@Girardi: svick is correct; checking for membership in a hash set is cheap. As an exercise, try working out the asymptotic cost of this algorithm given the number of nodes n and the average number of edges per node, e. (Note that e might be a function of n, but obviously cannot be more than n in a conventional graph.) – Eric Lippert Oct 1 '13 at 3:36
1  
@EricLippert This answer is pretty amazing; I love when people use math to solve programming problems! But I'm not sure about your terminology. A relation isn't a type of a function, but the other way around. In this case you could describe it as: if E is an equivalence relation on A, then map each element to its equivalence class, a -> [a]_E. And what you call a transitive closure is more like an equivalence class (sans one element). A transitive closure is an extension of an existing relation that satisfies transitivity (e.g. say aEb and bEc, but !aEc. The transitive closure adds aEc). – rliu Oct 1 '13 at 4:27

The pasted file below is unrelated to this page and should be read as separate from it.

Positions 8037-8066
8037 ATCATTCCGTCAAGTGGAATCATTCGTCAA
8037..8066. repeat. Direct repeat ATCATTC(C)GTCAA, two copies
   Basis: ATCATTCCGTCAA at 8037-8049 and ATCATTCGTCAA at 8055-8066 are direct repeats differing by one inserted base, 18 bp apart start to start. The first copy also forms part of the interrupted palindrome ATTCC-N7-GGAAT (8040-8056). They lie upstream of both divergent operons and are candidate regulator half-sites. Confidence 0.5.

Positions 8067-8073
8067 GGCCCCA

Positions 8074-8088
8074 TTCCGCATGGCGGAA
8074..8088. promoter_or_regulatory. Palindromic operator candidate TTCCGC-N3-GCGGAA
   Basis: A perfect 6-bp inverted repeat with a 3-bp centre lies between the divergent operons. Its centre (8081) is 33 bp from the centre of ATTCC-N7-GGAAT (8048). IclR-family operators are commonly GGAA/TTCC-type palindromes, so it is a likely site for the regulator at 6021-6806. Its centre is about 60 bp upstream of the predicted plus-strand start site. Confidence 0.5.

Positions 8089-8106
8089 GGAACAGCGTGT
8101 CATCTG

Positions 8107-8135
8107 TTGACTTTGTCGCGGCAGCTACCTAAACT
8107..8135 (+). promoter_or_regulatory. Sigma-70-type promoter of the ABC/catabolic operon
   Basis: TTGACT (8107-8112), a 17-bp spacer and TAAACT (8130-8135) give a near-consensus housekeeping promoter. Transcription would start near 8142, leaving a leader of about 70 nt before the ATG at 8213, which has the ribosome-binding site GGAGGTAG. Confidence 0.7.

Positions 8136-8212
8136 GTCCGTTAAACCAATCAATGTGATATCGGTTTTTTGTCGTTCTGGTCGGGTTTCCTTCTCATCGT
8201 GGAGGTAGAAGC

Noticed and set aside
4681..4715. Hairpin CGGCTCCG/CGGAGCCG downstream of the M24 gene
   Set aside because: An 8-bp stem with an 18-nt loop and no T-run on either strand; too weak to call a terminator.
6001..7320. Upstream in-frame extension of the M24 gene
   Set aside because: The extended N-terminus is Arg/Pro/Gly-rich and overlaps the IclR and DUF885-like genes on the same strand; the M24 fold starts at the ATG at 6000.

@roliu: Mathematically a relation is a set of ordered pairs; you are correct that a function is also a set of ordered pairs with the restriction that no two pairs have the same first item. But for the sort of finite relations we're talking about here it is equivalent to say that a relation is the function that takes a first element to the set of all the second elements. In this particular example the relation appears to be symmetric and reflexive, and so the transitive closure of the relation is an equivalence relation. – Eric Lippert Oct 1 '13 at 5:10

Sequential breadth-first-search, using a list to reset the Visited flag:

public int GetClusterSize()
{
    if (State != 1) return 0;

    List<Node> cluster = new List<Node>();